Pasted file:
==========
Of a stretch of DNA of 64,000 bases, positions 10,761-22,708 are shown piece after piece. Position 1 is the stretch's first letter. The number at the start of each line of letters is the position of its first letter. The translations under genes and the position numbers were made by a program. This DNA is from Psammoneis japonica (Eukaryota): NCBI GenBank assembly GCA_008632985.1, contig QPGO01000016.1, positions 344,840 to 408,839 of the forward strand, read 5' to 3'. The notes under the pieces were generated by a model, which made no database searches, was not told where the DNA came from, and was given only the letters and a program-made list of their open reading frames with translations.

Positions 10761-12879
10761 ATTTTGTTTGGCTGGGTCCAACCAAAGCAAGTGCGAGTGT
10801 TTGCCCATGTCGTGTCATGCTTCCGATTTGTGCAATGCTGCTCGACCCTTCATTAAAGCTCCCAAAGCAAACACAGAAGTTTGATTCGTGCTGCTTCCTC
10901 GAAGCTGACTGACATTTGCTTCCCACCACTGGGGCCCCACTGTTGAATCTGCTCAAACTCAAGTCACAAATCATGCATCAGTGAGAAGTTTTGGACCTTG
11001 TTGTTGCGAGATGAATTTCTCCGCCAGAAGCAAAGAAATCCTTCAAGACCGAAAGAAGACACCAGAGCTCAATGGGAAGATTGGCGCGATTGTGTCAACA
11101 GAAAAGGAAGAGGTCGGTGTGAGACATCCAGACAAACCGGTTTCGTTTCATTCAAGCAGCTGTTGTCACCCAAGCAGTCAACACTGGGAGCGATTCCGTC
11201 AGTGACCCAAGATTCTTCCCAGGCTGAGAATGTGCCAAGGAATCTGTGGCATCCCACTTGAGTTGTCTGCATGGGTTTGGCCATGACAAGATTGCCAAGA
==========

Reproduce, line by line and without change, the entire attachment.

Of a stretch of DNA of 64,000 bases, positions 10,761-22,708 are shown piece after piece. Position 1 is the stretch's first letter. The number at the start of each line of letters is the position of its first letter. The translations under genes and the position numbers were made by a program. This DNA is from Psammoneis japonica (Eukaryota): NCBI GenBank assembly GCA_008632985.1, contig QPGO01000016.1, positions 344,840 to 408,839 of the forward strand, read 5' to 3'. The notes under the pieces were generated by a model, which made no database searches, was not told where the DNA came from, and was given only the letters and a program-made list of their open reading frames with translations.

Positions 10761-12879
10761 ATTTTGTTTGGCTGGGTCCAACCAAAGCAAGTGCGAGTGT
10801 TTGCCCATGTCGTGTCATGCTTCCGATTTGTGCAATGCTGCTCGACCCTTCATTAAAGCTCCCAAAGCAAACACAGAAGTTTGATTCGTGCTGCTTCCTC
10901 GAAGCTGACTGACATTTGCTTCCCACCACTGGGGCCCCACTGTTGAATCTGCTCAAACTCAAGTCACAAATCATGCATCAGTGAGAAGTTTTGGACCTTG
11001 TTGTTGCGAGATGAATTTCTCCGCCAGAAGCAAAGAAATCCTTCAAGACCGAAAGAAGACACCAGAGCTCAATGGGAAGATTGGCGCGATTGTGTCAACA
11101 GAAAAGGAAGAGGTCGGTGTGAGACATCCAGACAAACCGGTTTCGTTTCATTCAAGCAGCTGTTGTCACCCAAGCAGTCAACACTGGGAGCGATTCCGTC
11201 AGTGACCCAAGATTCTTCCCAGGCTGAGAATGTGCCAAGGAATCTGTGGCATCCCACTTGAGTTGTCTGCATGGGTTTGGCCATGACAAGATTGCCAAGA